August 8, 2019 I received a phone call that would forever change our lives. My beautiful daughter Evelyn was 11 days old when I got a call from her pediatrician that something came up on her newborn screen. He went on to tell me that she had a gene mutation for a genetic disease called Cystic Fibrosis (CF). Immediately my heart sank into the pit of my stomach. I’m trying hard to pay attention to what he was saying but having to fight to hear him over my own thoughts. “Genetic” “therapy” “people are living longer” “Great Strides” “the outlook is much better than it was 20 years ago” were just some of the few things I caught from his phone call. I made the mistake of Googling Cystic Fibrosis immediately after getting off the phone only to find information that was completely terrifying but later would find out was outdated and not always accurate.
We were referred to Milwaukee Children’s Hospital for a sweat test to confirm what we already knew. At that time I pushed for my son to have one as well. His newborn screen hadn’t flagged him for CF, but being his anxiety riddled mother I wanted the warm and fuzzy that he wasn’t affected as well.
August 20, 2019 was our appointment for the sweat tests. I had Evelyn in one room and Josh had Bennett in another. For those wondering what a sweat test is here is a great link: https://www.cff.org/What-is-CF/Testing/Sweat-Test/ Once the test was complete we were just waiting for the counselor to bring us the results. Josh and I were getting our own blood drawn for Genetic Testing when our lab lech got a phone call. She then told us “they” were on there way up to talk with us. Here it was again; the terrible feeling in the pit of my stomach I had gotten just a couple weeks prior. When the genetic counselor walked in WITH our Pulmonologist I knew the news had to be unexpected. It was then they also informed us my 2 year old son had CF based on the sweat test. I was devastated, Not only would my daughter have to suffer with this damn disease but my son would too and has been for 2 years unbeknownst to me.
I felt that it was important to know our history before continuing sharing our journey with you. What is Cystic Fibrosis? https://www.cff.org/What-is-CF/About-Cystic-Fibrosis/ Cystic fibrosis is a progressive, genetic disease that causes persistent lung infections and limits the ability to breathe over time. In people with CF, mutations in the cystic fibrosis transmembrane conductance regulator (CFTR) gene causes the CFTR protein to become dysfunctional. When the protein is not working correctly, it’s unable to help move chloride -- a component of salt -- to the cell surface. Without the chloride to attract water to the cell surface, the mucus in various organs becomes thick and sticky. In the lungs, the mucus clogs the airways and traps germs, like bacteria, leading to infections, inflammation, respiratory failure, and other complications. For this reason, minimizing contact with germs is a top concern for people with CF.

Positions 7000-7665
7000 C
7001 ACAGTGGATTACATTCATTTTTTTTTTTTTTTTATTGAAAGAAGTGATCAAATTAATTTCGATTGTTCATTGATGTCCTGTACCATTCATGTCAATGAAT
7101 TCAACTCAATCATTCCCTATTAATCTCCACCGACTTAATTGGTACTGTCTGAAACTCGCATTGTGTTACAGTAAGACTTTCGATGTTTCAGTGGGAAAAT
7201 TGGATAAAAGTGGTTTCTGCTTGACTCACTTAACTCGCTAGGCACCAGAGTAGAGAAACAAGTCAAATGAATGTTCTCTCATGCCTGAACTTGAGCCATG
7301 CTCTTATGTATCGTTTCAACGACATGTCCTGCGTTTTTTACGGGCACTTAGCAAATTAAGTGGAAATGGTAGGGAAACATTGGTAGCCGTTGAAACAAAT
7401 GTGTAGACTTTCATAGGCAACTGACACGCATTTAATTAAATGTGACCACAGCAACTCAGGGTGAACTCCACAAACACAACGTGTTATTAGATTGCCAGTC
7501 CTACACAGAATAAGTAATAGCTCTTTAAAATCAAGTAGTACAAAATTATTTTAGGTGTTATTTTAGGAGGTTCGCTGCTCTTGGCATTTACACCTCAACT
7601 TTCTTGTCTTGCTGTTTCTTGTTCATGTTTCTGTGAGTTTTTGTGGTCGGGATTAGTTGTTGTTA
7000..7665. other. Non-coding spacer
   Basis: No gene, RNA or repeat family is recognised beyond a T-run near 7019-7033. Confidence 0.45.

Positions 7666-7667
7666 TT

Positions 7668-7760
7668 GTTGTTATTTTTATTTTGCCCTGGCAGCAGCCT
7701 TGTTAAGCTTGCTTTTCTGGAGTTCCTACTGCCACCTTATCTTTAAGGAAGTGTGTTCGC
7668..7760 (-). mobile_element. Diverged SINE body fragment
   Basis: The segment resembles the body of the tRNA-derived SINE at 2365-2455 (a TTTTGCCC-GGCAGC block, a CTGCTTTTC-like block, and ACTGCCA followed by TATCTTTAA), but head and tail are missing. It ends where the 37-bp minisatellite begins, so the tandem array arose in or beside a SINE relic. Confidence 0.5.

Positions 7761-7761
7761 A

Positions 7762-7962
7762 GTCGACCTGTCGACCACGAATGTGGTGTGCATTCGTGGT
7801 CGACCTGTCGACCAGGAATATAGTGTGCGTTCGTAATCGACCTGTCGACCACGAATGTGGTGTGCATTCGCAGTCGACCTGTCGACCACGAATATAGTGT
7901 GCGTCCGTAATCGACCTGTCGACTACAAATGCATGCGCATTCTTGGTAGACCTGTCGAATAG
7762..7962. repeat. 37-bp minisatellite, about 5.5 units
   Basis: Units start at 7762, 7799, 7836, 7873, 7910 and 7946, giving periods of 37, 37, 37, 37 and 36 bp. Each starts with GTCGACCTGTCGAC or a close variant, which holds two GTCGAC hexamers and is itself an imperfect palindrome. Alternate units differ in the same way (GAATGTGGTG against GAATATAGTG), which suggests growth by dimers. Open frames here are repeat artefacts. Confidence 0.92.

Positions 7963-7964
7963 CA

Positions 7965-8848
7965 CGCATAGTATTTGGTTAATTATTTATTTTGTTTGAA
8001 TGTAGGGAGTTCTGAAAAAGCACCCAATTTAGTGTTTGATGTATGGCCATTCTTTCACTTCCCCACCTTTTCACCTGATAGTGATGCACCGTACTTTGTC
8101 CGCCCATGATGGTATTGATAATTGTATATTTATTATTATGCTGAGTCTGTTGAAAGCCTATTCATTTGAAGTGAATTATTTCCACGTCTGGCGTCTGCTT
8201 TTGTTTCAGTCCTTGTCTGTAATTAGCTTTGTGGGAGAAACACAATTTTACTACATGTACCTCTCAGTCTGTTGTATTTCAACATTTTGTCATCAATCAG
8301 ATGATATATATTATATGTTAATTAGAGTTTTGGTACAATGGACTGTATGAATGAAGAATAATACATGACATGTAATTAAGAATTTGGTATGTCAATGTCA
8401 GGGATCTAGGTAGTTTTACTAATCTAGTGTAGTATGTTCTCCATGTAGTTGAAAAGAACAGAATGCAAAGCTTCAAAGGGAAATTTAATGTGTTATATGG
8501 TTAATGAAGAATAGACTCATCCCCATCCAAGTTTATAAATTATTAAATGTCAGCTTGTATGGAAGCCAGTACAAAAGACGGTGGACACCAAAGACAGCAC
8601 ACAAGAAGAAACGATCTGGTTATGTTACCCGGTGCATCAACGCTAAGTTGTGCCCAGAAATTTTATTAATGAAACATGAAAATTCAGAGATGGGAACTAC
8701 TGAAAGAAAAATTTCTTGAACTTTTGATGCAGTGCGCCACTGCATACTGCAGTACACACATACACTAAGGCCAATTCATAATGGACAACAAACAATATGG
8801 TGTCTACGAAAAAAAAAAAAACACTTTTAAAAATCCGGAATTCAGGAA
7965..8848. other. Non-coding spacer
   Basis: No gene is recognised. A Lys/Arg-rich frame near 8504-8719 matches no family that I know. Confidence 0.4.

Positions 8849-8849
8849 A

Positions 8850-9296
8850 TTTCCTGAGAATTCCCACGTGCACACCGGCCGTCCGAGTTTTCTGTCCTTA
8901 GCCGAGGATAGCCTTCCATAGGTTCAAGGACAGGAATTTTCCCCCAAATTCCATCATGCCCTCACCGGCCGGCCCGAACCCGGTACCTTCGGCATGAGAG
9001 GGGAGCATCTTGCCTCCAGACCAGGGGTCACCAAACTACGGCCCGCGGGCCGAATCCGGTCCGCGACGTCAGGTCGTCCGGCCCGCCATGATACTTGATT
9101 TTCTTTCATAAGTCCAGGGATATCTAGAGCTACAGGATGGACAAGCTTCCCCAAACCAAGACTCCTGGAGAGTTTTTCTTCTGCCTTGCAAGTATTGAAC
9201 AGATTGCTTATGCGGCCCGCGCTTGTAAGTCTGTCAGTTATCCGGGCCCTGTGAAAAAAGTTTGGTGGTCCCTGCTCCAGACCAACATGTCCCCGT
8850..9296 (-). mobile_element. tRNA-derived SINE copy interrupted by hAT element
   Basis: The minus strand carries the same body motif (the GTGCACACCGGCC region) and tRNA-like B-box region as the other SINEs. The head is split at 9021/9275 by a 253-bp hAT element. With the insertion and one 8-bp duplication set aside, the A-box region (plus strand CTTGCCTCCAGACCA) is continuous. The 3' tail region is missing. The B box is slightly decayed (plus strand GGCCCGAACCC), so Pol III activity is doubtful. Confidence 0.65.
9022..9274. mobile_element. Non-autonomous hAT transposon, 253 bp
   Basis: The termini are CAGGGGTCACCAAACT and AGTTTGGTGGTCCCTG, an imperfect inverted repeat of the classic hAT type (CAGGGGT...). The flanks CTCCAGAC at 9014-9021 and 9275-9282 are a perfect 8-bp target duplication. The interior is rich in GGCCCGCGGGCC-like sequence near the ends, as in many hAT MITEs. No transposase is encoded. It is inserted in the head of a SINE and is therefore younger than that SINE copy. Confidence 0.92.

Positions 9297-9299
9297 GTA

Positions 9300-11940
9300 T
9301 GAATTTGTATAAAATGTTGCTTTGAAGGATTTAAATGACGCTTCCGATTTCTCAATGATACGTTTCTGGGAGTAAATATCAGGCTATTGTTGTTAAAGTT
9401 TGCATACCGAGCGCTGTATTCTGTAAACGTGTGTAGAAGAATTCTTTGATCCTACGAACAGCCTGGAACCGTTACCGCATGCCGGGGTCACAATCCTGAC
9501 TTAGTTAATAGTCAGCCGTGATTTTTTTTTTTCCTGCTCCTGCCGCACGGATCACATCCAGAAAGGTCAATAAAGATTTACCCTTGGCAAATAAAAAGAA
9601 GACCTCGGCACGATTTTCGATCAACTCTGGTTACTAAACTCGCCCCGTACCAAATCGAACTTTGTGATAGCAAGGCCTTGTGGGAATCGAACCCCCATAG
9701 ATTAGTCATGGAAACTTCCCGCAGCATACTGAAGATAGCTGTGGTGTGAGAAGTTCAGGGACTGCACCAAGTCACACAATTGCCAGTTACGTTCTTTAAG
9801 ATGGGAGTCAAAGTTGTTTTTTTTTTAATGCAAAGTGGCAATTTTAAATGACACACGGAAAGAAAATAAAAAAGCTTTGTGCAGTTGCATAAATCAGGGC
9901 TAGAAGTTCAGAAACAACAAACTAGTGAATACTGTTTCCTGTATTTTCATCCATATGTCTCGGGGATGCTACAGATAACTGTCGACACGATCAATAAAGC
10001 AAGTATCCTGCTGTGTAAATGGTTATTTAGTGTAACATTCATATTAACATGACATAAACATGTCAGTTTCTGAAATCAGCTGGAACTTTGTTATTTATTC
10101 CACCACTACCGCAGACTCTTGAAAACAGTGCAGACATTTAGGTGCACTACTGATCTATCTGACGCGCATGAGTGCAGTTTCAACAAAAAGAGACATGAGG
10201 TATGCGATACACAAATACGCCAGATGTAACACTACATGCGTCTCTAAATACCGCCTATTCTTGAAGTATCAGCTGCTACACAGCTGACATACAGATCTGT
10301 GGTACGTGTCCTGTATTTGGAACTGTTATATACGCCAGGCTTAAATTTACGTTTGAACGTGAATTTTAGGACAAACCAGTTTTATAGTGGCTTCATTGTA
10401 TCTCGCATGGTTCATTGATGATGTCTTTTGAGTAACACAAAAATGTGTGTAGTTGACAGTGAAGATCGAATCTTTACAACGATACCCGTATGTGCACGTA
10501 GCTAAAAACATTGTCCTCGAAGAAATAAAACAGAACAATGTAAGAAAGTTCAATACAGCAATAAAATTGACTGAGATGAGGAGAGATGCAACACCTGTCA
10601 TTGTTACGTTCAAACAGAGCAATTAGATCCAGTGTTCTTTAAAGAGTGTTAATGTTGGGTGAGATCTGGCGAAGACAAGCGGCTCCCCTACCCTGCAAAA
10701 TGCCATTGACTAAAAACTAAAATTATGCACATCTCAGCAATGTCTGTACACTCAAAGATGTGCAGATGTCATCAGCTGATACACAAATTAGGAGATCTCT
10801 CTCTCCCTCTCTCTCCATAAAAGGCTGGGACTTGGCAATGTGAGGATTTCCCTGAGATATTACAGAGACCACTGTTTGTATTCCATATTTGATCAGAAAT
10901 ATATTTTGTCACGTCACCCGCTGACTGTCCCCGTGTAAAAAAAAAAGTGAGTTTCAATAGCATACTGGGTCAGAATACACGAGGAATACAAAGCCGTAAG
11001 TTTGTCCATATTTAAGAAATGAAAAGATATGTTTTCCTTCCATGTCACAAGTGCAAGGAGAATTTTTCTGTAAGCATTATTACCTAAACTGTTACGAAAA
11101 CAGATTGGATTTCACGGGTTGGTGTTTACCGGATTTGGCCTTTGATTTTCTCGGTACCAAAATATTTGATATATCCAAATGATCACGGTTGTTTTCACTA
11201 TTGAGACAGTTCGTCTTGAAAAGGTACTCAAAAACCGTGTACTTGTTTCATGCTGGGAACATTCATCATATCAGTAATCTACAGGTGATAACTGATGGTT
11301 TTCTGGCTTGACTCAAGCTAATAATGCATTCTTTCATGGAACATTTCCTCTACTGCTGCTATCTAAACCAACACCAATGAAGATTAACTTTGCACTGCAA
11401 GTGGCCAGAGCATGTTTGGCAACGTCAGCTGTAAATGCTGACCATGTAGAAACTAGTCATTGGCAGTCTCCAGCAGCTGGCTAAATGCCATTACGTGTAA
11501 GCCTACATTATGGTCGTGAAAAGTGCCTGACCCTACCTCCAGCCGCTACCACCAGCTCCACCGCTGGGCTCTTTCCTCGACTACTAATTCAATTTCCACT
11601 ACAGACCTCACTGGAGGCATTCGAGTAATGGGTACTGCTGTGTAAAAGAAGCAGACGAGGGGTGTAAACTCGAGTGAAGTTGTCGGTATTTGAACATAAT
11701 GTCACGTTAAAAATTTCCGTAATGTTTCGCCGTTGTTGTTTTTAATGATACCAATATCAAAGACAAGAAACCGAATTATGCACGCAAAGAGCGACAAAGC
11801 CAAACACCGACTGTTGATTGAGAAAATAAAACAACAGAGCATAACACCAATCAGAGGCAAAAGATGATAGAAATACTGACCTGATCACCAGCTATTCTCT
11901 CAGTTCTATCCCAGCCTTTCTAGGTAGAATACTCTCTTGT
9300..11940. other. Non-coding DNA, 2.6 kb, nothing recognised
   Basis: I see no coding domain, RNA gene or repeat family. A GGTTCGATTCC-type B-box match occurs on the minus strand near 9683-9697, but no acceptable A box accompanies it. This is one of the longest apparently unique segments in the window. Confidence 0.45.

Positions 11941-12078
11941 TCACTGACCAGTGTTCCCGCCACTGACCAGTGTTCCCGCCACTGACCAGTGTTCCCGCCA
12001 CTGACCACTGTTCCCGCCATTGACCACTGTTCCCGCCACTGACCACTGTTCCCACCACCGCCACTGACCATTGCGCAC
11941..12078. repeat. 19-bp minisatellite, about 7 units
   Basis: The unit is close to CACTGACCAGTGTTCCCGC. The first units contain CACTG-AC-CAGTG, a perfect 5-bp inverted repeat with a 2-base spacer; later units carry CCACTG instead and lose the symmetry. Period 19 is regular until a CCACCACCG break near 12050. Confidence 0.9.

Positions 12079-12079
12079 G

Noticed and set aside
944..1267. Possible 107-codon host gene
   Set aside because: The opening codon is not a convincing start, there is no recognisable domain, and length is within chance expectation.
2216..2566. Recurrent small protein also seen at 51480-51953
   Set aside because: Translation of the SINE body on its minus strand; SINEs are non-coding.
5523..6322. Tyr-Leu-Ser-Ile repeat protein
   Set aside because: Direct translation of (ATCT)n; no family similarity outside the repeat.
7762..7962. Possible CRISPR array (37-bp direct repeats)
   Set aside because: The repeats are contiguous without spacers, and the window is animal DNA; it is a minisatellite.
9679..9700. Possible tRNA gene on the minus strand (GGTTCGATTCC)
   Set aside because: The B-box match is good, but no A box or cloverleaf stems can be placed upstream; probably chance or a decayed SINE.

Currently my kids have chest PT twice a day unless they are sick, then it is more. For Bennett that is done with a vest that vibrates quickly to help move mucus through his lungs and prevent it from getting thicker and settling. For Evelyn, we manual use cups in different areas around her lungs to move it that way. When she turns one she will also get a vest like her brother. We bring them to Milwaukee every month to check on things and make sure they are still healthy and happy. Evelyn takes extra vitamins and salt daily to replenish what her body isn’t maintaining by itself.
We are doing everything in our power to continue advocating for our children. My hope and goal is to continue to raise my children to have no limitations. And I will not stop until CF stands for Cure Found. “Their Fight is my Fight!”
Important note on Attendance at Foundation Events:
Infections can exacerbate CF symptoms and worsen lung function, so we ask attendees at Foundation-sponsored events to observe the following best practices to reduce the risk of germ transmission:
Regularly wash hands with soap and water or with an alcohol-based hand gel.
Cover coughs and sneezes with a tissue or your inner elbow.
Maintain a safe 6-foot distance from anyone with a cold or infection.
To further reduce the risk of cross-infection, the Foundation’s attendance policy recommends that all people with CF maintain a safe 6-foot distance from each other at all times while attending an outdoor Foundation-sponsored event. All Great Strides walks are non-smoking events.